Speke’s gazelle (Gazella spekei)

Speke's gazelle
Loading more images and videos...

Speke’s gazelle fact file

Speke’s gazelle description

GenusGazella (1)

A small, delicate-looking gazelle with a remarkable, inflatable nasal sac (2), Speke’s gazelle is now, sadly, threatened with extinction (1). The upperparts of this diminutive species are coloured brownish-fawn and separated from the white underparts by a dark stripe running along the flanks (3). The head is also brownish-fawn, with facial patterning consisting of bold dark and white markings (3). The horns of this species are broadly ringed (more prominently in the males), curving back from the head in a loose S-shape (2) (3). As with other species of gazelle, the horns of Speke’s gazelle are longer in the male than the female, with the male’s horns averaging at 29 centimetres (3).

It is the unusual, nasal sack which really makes this species stand out. Normally, this sac takes the form of loose folds of skin behind the nostrils, but when alarmed or excited it can be inflated (3). The inflated sac forms a hollow chamber amplifying the loud sneeze-snorts that this animal makes as an alarm call (4) and, perhaps, as a means of announcing status (2).

Head-body length: 95 – 105 cm (2)
Tail length: 15 – 20 cm (2)
15 – 25 kg (2)

Speke’s gazelle biology

Adapted to life in hot, dry regions, Speke’s gazelle feeds in the morning and evening, resting during the hotter parts of the day (4). Around May, the appearance of large numbers of biting tabanid flies force the Speke’s gazelle to move towards the coastal dunes, where the flies are dispersed by coastal winds (1).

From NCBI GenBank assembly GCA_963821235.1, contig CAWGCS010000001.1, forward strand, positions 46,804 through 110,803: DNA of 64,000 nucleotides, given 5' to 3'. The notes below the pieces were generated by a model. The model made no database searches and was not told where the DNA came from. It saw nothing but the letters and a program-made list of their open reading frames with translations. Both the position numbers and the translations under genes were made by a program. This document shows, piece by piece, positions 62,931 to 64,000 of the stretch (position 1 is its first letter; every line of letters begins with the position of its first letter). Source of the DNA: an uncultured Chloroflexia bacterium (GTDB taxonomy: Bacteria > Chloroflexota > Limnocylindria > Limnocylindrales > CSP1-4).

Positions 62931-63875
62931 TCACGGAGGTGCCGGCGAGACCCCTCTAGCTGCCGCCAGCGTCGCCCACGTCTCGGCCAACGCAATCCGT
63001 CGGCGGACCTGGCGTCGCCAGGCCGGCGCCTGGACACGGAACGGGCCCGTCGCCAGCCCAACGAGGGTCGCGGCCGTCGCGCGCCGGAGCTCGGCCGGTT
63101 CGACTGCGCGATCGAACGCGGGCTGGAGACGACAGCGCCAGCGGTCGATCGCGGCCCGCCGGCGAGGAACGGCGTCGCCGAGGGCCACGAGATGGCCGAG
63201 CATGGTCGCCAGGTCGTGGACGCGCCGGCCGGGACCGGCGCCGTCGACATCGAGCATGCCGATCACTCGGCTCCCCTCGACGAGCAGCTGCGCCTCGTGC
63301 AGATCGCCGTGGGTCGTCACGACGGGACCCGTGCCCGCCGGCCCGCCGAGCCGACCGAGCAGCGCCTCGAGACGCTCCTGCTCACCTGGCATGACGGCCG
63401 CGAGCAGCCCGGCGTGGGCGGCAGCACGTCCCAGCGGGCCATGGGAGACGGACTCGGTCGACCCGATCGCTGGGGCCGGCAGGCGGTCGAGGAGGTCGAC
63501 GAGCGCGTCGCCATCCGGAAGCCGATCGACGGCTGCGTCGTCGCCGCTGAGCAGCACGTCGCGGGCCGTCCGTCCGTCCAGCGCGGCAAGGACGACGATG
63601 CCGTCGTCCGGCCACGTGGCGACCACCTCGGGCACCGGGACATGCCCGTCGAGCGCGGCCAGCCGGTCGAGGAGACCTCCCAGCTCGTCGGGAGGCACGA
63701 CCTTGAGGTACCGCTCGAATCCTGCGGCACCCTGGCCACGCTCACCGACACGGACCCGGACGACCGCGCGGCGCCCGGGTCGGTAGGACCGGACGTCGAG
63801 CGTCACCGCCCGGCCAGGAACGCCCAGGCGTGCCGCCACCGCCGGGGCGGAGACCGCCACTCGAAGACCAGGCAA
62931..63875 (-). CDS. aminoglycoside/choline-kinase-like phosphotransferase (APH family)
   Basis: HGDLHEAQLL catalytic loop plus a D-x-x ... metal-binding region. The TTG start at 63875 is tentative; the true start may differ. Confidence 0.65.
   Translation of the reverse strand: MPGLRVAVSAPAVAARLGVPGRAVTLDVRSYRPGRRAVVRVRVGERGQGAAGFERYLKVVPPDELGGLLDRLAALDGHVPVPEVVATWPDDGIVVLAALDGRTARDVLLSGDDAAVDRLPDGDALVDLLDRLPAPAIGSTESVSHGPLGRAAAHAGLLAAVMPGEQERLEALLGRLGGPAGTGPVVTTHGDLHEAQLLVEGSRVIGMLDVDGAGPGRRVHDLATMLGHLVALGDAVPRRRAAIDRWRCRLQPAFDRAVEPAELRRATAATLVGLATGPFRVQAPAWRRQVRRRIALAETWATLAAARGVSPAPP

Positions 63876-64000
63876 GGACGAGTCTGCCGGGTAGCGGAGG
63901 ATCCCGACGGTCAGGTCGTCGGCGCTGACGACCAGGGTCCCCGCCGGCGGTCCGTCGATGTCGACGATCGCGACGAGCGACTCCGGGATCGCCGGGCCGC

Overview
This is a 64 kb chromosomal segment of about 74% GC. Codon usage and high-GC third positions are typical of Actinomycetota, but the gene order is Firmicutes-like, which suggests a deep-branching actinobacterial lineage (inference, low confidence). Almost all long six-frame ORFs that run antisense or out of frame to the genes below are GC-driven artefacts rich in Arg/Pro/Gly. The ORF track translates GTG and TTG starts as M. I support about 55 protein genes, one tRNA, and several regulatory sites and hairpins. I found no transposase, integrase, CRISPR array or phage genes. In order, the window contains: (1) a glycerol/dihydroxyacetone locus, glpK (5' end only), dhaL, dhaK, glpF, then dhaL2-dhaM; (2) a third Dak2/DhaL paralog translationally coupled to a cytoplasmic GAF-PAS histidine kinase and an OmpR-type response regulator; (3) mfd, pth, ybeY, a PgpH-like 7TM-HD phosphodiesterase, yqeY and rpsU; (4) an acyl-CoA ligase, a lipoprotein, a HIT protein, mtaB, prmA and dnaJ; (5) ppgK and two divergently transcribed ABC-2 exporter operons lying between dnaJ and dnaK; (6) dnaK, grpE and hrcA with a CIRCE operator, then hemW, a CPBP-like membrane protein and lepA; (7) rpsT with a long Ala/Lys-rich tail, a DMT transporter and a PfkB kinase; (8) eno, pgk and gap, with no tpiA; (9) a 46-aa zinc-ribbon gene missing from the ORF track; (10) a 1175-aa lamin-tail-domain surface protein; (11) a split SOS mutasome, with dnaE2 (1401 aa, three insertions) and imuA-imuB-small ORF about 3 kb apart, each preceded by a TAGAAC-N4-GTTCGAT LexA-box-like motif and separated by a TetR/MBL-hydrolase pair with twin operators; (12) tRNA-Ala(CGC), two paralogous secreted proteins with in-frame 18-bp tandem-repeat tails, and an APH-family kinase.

Herds are relatively small, consisting of five to ten individuals (3), though occasionally larger groups will form in response to more abundant grazing (2). Herds are controlled by a territorial male (3), and territories are marked by urination, defecation and scent produced by preorbital glands (2) (6).

Seasonal breeders, Speke’s gazelles mate during December and January, with the female delivering a single calf around May or June, after a gestation period of five and a half months (6).


Speke’s gazelle range

Endemic to the Horn of Africa (1), Speke’s gazelle was once widespread and abundant throughout north-central and north-eastern Somalia (5). Today, Speke’s gazelle is believed to be confined to the 20 to 40 kilometre wide grassland strip running along the coastal plains of Somalia. Its northern limits are defined by the steep hills of the Gulis Range, while its southern limits have been created by uncontrolled hunting. In the past, Speke’s gazelle was also occasionally encountered in north-eastern Ethiopia, though its continued presence there, in the face of severe hunting pressure, seems unlikely (1).


Speke’s gazelle habitat

Speke’s gazelle inhabits semi-arid, grassland and stony, semi-desert regions with sparse vegetation that includes shrubs, succulents and desert grasses (1) (2).


Speke’s gazelle status

Classified as Endangered (EN) on the IUCN Red List (1).

IUCN Red List species status – Endangered


Speke’s gazelle threats

Uncontrolled hunting for its meat, competition with domestic livestock for grazing, degradation of its habitat and drought are all serious, ongoing problems for the survival of Speke’s gazelle (1) (5). Unfortunately, Somalia’s unstable political climate over the last 20 years has meant that there has been no centralised government to implement any protective measures for this species (1). More recently an illegal wildlife trade, which includes antelopes, has developed, yet another threat to a species whose survival is already at risk (1).